My paper on the relationship between acceptance of evolution, religion, and societal health is finally available for free at Evolution (you can see the early publication section here and download my pdf here; if the second link doesn’t work, just go to the first link and download my paper directly—it’s the 9th one down). There are three typos that, I hope, will be fixed, but this is essentially the final piece. If you want the article, I’d appreciate it if you downloaded it from the Evolution site rather than asking me: Evolution keeps track of such things to assess the impact of the journal and of original articles. If neither of those links works for you, email me and I’ll send you the pdf.
I’m grateful to Daphne Fairbairn, the indefatigable editor of the journal, for her suggestions and willingness to allow the article to be disseminated for free; to Tom Meagher (the Outlook on Evolution and Society editor) and three anonymous reviewers—yes, it was peer-reviewed—for their helpful comments; to our old friend Jason Rosenhouse for reading the whole thing and making many useful suggestions; and to Mona Albano for a wonderful (and voluntary) job of tweaking the prose.
Here’s the abstract:
American resistance to accepting evolution is uniquely high among First World countries. This is due largely to the extreme religiosity of the United States, which is much higher than that of comparably advanced nations, and to the resistance of many religious people to the facts and supposed implications of evolution. The prevalence of religious belief in the United States suggests that outreach by scientists alone will not have a huge effect in increasing the acceptance of evolution, nor will the strategy of trying to convince the faithful that evolution is compatible with their religion. Because creationism is a symptom of religion, another strategy to promote evolution involves loosening the grip of faith on America. This is easier said than done, for recent sociological surveys show that religion is highly correlated with the dysfunctionality of a society, and various measures of societal health show that the United States is one of the most socially dysfunctional First World countries. Widespread acceptance of evolution in America, then, may have to await profound social change.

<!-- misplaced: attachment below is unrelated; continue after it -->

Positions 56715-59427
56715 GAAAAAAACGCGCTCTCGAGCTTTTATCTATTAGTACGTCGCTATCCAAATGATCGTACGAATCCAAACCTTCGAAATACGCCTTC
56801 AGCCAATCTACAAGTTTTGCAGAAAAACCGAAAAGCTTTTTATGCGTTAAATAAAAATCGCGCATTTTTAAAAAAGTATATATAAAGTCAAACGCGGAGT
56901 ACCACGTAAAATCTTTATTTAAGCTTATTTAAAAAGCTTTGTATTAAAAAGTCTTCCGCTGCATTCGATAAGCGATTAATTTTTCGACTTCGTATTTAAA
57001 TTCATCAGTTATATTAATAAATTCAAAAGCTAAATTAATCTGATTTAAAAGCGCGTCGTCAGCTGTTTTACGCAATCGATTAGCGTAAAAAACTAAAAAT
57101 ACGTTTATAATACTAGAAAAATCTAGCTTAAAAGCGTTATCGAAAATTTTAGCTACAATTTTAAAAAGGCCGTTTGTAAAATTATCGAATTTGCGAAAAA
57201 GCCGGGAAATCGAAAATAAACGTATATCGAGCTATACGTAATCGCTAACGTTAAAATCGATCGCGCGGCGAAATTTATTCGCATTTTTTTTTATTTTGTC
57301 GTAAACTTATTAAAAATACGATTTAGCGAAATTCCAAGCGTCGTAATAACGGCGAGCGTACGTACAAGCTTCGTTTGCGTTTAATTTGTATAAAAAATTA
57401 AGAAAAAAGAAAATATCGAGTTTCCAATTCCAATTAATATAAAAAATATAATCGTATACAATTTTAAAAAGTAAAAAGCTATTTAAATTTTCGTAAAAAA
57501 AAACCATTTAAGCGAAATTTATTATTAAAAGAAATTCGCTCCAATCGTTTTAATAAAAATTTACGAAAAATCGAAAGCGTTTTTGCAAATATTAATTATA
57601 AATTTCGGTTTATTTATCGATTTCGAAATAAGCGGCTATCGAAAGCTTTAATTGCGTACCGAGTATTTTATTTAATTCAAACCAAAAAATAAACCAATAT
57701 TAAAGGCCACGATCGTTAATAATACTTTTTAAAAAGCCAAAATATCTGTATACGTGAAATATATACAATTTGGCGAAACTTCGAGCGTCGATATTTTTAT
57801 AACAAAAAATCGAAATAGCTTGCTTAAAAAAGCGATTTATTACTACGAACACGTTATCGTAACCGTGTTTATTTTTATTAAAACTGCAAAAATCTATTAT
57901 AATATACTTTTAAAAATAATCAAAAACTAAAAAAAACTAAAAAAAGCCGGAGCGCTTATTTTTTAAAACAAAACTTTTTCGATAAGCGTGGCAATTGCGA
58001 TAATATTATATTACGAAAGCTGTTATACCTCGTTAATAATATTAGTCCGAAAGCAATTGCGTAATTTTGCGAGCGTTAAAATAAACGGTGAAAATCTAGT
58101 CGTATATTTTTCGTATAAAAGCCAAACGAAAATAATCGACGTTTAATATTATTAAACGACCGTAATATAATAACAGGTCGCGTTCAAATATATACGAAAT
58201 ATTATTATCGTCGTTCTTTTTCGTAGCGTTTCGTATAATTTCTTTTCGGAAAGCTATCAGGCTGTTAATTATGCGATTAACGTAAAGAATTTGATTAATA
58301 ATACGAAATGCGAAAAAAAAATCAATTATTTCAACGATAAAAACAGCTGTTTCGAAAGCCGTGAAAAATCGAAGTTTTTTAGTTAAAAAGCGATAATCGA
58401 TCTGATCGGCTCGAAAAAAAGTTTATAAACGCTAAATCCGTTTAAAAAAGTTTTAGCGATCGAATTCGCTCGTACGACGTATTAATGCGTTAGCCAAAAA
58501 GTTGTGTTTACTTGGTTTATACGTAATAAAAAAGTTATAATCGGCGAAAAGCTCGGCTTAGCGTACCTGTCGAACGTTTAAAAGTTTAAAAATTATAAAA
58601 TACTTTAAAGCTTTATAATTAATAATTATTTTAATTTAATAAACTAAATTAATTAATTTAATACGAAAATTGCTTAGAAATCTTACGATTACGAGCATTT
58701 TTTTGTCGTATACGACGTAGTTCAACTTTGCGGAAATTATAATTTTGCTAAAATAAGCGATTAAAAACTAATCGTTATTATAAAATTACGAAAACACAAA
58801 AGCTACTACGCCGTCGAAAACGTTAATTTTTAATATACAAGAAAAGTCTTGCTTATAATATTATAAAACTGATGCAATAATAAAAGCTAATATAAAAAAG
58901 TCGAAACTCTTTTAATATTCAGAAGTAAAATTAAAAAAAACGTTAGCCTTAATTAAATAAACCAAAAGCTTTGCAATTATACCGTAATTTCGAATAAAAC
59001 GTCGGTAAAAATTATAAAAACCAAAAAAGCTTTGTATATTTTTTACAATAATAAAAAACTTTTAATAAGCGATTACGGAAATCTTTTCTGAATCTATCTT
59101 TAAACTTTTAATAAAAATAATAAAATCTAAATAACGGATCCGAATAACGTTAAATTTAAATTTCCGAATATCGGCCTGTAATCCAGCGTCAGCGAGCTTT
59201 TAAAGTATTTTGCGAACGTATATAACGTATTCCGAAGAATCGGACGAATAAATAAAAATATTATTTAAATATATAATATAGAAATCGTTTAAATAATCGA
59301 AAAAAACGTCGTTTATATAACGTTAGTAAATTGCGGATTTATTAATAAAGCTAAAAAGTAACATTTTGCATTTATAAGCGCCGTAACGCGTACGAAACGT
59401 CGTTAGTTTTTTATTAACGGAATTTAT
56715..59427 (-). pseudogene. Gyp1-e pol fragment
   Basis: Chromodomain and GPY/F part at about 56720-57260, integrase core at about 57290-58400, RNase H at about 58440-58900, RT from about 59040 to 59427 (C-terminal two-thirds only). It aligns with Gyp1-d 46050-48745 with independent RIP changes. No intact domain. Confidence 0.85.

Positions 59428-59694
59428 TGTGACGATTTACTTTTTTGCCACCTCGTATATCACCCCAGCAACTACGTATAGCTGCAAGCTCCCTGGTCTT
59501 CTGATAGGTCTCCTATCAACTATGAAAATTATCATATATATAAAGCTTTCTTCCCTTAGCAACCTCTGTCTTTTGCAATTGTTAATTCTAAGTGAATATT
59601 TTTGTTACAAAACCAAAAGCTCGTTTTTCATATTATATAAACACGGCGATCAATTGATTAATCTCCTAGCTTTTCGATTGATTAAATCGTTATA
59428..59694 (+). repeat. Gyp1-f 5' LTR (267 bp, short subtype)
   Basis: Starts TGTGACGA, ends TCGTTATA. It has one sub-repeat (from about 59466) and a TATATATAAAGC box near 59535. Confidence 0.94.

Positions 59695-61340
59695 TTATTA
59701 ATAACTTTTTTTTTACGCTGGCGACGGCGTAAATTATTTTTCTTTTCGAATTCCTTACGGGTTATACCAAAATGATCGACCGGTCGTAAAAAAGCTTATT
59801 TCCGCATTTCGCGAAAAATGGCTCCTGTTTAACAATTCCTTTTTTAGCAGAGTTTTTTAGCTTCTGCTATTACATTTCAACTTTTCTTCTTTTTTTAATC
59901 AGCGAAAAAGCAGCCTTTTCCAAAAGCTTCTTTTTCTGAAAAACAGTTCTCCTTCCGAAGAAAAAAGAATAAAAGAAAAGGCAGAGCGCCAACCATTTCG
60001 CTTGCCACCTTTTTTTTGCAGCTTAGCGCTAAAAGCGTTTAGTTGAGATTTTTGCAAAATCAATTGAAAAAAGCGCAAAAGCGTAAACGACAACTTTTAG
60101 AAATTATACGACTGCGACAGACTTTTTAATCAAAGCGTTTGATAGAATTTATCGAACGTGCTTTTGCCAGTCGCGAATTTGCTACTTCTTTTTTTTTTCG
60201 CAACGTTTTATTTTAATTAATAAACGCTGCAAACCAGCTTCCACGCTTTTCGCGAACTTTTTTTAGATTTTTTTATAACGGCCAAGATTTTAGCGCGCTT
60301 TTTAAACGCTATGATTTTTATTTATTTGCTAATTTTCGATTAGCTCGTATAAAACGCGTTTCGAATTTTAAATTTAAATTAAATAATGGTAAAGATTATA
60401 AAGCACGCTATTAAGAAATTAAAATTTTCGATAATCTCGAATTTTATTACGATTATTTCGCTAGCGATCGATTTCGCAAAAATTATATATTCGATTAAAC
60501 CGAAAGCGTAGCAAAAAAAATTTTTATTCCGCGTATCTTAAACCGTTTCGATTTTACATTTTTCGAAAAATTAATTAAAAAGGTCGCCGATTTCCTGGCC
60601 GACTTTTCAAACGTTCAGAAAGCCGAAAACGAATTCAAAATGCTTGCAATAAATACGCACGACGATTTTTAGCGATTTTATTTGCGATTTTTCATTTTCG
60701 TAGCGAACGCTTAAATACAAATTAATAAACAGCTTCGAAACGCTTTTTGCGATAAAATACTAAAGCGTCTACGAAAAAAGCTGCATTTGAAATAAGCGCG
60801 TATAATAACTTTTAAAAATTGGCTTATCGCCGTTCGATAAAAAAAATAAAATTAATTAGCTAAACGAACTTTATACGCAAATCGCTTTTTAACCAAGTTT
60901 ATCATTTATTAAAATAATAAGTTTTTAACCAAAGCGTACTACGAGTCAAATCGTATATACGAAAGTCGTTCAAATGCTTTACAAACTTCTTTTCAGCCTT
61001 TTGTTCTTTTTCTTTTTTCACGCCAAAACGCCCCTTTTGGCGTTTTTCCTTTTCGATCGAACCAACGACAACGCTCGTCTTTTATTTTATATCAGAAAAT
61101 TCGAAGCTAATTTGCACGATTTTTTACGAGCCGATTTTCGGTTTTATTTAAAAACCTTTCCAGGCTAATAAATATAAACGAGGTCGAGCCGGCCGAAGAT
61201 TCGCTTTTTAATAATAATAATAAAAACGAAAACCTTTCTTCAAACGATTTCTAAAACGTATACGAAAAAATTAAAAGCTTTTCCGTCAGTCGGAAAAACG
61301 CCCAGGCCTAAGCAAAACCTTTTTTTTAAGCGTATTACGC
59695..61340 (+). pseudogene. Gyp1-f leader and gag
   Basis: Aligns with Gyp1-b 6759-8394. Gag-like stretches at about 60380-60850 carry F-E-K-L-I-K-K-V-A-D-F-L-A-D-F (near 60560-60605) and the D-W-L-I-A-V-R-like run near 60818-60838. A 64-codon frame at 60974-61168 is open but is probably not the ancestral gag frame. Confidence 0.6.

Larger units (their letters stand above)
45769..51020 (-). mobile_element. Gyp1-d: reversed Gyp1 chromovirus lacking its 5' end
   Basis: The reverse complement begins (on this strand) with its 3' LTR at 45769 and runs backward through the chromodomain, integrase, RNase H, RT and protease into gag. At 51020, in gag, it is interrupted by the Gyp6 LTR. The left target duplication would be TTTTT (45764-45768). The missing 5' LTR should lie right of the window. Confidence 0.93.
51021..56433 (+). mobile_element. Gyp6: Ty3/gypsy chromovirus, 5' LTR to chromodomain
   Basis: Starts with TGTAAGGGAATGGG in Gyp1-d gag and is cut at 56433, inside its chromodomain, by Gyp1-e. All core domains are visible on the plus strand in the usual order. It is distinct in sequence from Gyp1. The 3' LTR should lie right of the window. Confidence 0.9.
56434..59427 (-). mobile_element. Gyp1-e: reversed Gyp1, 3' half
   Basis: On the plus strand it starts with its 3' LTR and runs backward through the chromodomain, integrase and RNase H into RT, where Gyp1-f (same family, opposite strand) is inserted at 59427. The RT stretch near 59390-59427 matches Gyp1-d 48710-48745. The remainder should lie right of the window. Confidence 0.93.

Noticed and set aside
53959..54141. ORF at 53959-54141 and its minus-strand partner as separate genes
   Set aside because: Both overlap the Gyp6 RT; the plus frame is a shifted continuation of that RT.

The reaction in some corners of the blogosphere seems predictable, but I’ll leave you make those prognostications. All I can say is that when you see religion as responsible for anything bad—even something as palpably obvious as creationism—or suggest that there may some incompatibility between science and religion, there will be nay-sayers alternately bawling and osculating the rump of faith.
I’ll finish with a relevant quote from p. 325 of Carl Sagan’s The Demon-Haunted World (a wonderful book; do read it). I’ve put in bold the sentence that absolutely distinguishes science from religion.
I meet many people offended by evolution, who passionately prefer to be the personal handicraft of God than to arise by blind physical and chemical forces over aeons from slime. They also tend to be less then assiduous in exposing themselves to the evidence. Evidence has little to do with it: What they wish to be true, they believe is true. Only 9 percent of Americans accept the central finding of modern biology that human beings (and all the other species) have slowly evolved by natural processes from a succession of more ancient beings with no divine intervention needed along the way. (When asked merely if they accept evolution 45 percent of Americans say yes. The figure is 70 percent in China.)
Reader earlycuyler‘s cat Lynus gets educated:
Coyne, J. A. 2012. Science, religion, and society: the problem of evolution in America. Evolution, published online: 17 May 2012, DOI: 10.1111/j.1558-5646.2012.01664.x